Opinion: America offline

CAIRO, Egypt — I can watch Al-Jazeera live on my iPod Touch anywhere on earth with an internet signal, but I can’t watch CNN. I can view EuroNews in real time from my office computer in Cairo, but not Fox News. I can watch BBC’s Arabic network live in my lap on a Wi-Fi-enabled jet 30,000 feet above the Atlantic, but not NBC.

American TV news organizations may claim to embrace the digital age, but this is studio-concocted nonsense. Not a single major cable or broadcast news network in the United States consistently streams their programming in real time. The only U.S.-based news network I’ve found that streams live content is Al-Hurra, the U.S. government’s news channel in the Middle East.

Meanwhile, networks from countries all over the world are offering their content free and live to anyone with an internet connection. Haber Turk and TRT-Haber, two of Turkey’s most popular news networks, offer free streams of their programming. Germany’s Deutsche-Welle network freely streams their English-language network as well as an Asia-focused network in German. The Australian Broadcasting Corporation similarly webcasts its evening news program live, and three of Italy’s largest news networks, Rai News 24, Sky and Mediaset, afford live viewing online.

There seem to be two main reasons American TV networks don’t care to do the same. First, cable networks fear streaming their content online will eat into subscription fees they collect through companies like Comcast and Brighthouse. This claim may have some merit, but what’s to stop a network like CNN from charging internet users around the world $10-$20 a year to stream their content live and around the clock?

This would lessen the need for traditional cable providers, with whom news organizations squabble anyway, and the networks may come out making more money. I’m willing to bet that an attractive number of the more than 5 million Americans living outside the U.S., as well as others, would be willing to pay $10 to stream CNN live on their laptops or handheld devices, not to mention the obvious fact that more eyeballs equals more advertising proceeds.

And in any event, mobile provision of TV content is the direction the industry is headed — and it’s the direction some networks around the world have already gone — so CNN and Fox News should just spare their heels the friction and accept the inevitable.

The second reason American TV networks cling to the old model is an absurd fear that people around the world will steal and misuse their content.

TV news executives: Stop flattering yourselves. Selling news reruns is no racket. People around the world don’t want to steal your news content. They want to watch it today to make better decisions tomorrow. (Oh, and they’ll watch your ads, too.)

Exhibiting this fear are executives at "60 Minutes," who offer an audio-only podcast of their weekly newsmagazine. Who wants to listen to "60 Minutes" without seeing their great interviews and footage from the field, or Andy Rooney’s dancing eyebrows? Few people, I suspect, but "60 Minutes" is convinced that providing vodcasts (video podcasts) to news consumers around the world will somehow lead to its ruin.

American sports’ broadcasting is even more miserly. NBC provided a free iPhone app for the 2010 Winter Olympics that offered some events streaming in real time, but blocked streams of this content from people outside the United States.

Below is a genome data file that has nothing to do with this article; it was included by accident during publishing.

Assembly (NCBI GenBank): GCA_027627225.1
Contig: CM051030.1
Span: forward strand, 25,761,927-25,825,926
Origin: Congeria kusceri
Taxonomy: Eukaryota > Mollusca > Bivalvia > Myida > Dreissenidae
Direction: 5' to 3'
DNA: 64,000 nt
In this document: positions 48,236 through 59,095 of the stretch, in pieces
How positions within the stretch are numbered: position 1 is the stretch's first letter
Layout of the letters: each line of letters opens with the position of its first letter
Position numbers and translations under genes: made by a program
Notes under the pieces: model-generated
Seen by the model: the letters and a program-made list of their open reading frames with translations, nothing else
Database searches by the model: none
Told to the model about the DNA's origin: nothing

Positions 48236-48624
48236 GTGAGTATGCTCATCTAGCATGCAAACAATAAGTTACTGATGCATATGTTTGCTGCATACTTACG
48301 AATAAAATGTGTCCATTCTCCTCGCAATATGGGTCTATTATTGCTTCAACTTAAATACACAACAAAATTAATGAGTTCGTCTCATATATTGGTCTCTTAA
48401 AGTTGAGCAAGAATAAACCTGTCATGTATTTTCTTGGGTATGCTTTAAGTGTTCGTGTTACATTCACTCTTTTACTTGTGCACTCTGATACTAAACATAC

The Olympics represents the most international assembly on the planet, but NBC made sure iPhone users around the world weren’t part of it. Even more absurd, NBC didn’t give iPhone users outside the U.S. the option of paying for such access. American news networks can’t claim profit motives for such ignorance.

In an even more foolish display of insularity, CBS sold for $10 an iPhone app streaming live games from the 2010 NCAA men’s basketball tournament but, again, fans outside the U.S. were kept in the dark. I don’t have an MBA, but I feel confident that blocking millions of people from purchasing a product is a shortsighted business practice.

ESPN seems to be the only American channel regularly offering live sports content to viewers around the world, and they’re making good money through online subscription fees.

To be fair, there are occasional legal restrictions dictating what sports content American TV networks can steer online, but the simple fact remains that TV news networks in the U.S. are deeply resisting the call to go truly global and mobile, while the rest of the world is warmly responding.

In his book "The Post-American World," journalist Fareed Zakaria wrote that “just as the world is opening up, America is closing down,” which is precisely what American TV networks are doing. “We are becoming suspicious of the very things we have long celebrated,” Zakaria wrote, “free markets, trade, immigration and technological change.”

I’m not arguing that Turkish and German news networks are going to bury CNN and MSNBC, but journalism is wireless and increasingly borderless, and only news organizations that acknowledge this can become the world’s information providers.

The New York Times is the world’s global newspaper. The BBC is the world’s largest and most multilingual newsgathering organization. Non-Americans all over the world access NPR for its diverse global coverage. These outlets are industry leaders because they’ve seized the web’s capabilities for mobile content delivery.

American TV networks, though, are confining themselves into global irrelevance. As the world’s digital news consumers come calling, American TV networks have barred the door.

Justin D. Martin is an assistant professor in the Department of Journalism & Mass Communication at The American University in Cairo. Contact him at martin@aucegypt.edu.